To begin, this book is beautifully written. Once I started reading it, I had trouble putting it down. If I had not had to go to work, I would read it all in less than a day. This is a good book and worth the read. If you like war fiction, buy this book!

At the same time, this book is not convincing as to what would have happened had the Axis powers attempted an invasion of the United States of America in 1942. Even if the Germans had avoided an invasion of the Soviet Union, I find the premise unrealistic. The United States would not have been this badly hammered this quickly.

There are many points to consider here. In the real history of the war, Germany invaded the Soviet Union and stalled short of taking Moscow or Stalingrad. This happened despite the fact that the Soviet military was unprepared for the war and that the officer corp. had just been purged by Stalin. Could the Germans have pulled off a more daunting invasion halfway around the world at this time even in the absence of the Soviet front? I find this doubtful. The Italians could not defeat the Greeks in World War Two either and had to be rescued by the Germans. Could they have managed an invasion of Florida much farther away? This is even more dubious. Japanese troops were also stretched all over Asia and Oceania. They could not defend against the American counterattack that happened in the real time stream. Could they have really stretched their troops to undertake a massive invasion of the American West Coast?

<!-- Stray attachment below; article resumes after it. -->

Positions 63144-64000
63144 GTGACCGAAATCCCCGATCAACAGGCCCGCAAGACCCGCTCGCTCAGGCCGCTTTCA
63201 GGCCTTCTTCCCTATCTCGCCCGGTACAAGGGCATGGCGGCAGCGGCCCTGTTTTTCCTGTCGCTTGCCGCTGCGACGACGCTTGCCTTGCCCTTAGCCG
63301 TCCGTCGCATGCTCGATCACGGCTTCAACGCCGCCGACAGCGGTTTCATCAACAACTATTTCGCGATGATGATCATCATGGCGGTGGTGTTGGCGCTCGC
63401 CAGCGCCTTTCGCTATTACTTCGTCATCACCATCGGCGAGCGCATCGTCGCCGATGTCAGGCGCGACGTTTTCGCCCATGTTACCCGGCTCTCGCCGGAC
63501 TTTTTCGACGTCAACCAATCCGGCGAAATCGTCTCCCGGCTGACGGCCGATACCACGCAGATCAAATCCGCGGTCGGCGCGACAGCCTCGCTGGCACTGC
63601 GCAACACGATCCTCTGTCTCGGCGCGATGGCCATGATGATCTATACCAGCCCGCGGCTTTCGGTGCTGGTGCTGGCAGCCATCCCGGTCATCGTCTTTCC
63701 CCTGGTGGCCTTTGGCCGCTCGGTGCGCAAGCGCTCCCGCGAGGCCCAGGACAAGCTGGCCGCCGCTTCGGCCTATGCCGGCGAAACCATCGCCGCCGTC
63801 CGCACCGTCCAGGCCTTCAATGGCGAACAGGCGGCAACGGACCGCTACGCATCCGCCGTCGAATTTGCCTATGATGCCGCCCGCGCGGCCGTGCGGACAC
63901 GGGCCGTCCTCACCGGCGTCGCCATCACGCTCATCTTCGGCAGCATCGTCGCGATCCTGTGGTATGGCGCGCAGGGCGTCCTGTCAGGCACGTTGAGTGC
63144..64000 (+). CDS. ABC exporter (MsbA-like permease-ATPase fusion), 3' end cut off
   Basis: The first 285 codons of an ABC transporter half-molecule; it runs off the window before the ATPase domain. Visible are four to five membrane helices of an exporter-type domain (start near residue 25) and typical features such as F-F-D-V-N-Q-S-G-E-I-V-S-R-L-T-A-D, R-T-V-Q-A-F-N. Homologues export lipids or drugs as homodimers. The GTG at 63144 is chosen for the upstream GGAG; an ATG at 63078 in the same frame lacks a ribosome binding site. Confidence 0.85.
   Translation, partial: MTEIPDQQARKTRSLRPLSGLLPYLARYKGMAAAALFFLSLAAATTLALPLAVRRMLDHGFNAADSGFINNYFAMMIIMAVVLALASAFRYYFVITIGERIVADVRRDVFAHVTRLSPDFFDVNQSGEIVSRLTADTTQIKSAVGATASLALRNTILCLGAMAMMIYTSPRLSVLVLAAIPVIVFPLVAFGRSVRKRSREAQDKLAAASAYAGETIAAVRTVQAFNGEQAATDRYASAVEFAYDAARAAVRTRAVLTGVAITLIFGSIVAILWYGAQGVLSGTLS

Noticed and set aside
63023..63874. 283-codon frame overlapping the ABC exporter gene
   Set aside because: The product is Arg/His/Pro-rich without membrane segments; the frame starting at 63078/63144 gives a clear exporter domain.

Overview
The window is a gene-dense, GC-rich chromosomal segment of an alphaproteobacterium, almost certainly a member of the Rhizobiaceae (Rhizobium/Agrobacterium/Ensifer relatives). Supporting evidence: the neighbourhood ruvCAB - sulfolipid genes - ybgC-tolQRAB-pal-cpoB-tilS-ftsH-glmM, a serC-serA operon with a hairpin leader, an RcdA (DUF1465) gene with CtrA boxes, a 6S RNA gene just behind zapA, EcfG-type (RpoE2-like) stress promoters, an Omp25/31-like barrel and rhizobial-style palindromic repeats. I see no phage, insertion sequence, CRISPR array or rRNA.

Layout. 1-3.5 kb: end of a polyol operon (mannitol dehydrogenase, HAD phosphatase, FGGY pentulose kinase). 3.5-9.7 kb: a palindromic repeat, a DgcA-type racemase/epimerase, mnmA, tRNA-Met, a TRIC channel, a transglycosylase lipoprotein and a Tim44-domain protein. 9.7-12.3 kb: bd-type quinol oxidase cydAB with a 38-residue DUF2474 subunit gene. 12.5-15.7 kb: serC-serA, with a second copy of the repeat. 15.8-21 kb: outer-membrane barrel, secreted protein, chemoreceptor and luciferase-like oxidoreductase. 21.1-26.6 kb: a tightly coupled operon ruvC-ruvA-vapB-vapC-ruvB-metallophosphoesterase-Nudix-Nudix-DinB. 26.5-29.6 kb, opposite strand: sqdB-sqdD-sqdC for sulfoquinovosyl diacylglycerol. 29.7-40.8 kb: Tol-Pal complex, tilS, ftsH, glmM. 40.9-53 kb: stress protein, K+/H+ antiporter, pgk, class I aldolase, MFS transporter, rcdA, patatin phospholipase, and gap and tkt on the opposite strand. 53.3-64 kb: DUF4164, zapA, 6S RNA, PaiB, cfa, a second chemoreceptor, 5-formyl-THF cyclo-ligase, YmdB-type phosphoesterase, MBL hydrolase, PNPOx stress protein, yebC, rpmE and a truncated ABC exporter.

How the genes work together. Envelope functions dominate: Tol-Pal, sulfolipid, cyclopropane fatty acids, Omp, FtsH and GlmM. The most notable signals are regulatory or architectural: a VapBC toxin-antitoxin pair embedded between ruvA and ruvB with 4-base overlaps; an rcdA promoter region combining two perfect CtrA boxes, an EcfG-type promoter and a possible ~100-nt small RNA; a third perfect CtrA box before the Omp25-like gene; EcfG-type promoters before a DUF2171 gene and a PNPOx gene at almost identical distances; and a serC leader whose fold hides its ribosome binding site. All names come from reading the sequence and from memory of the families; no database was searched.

Further, in 1942, American war production was just kicking into gear. Most of the new American troops had not been sent overseas yet. There were troops in North Africa and a few starting the process of island hopping in the Pacific. There would have been plenty of American soldiers to throw at overextended Axis supply lines across the USA. Very few would have been trapped overseas. I think the Axis powers would have been crushed in North America.

And Canada would have never have declared neutrality. Canadian troops, even with a British surrender, would have fought on and helped the USA. I think Pastore has seriously underestimated Canada.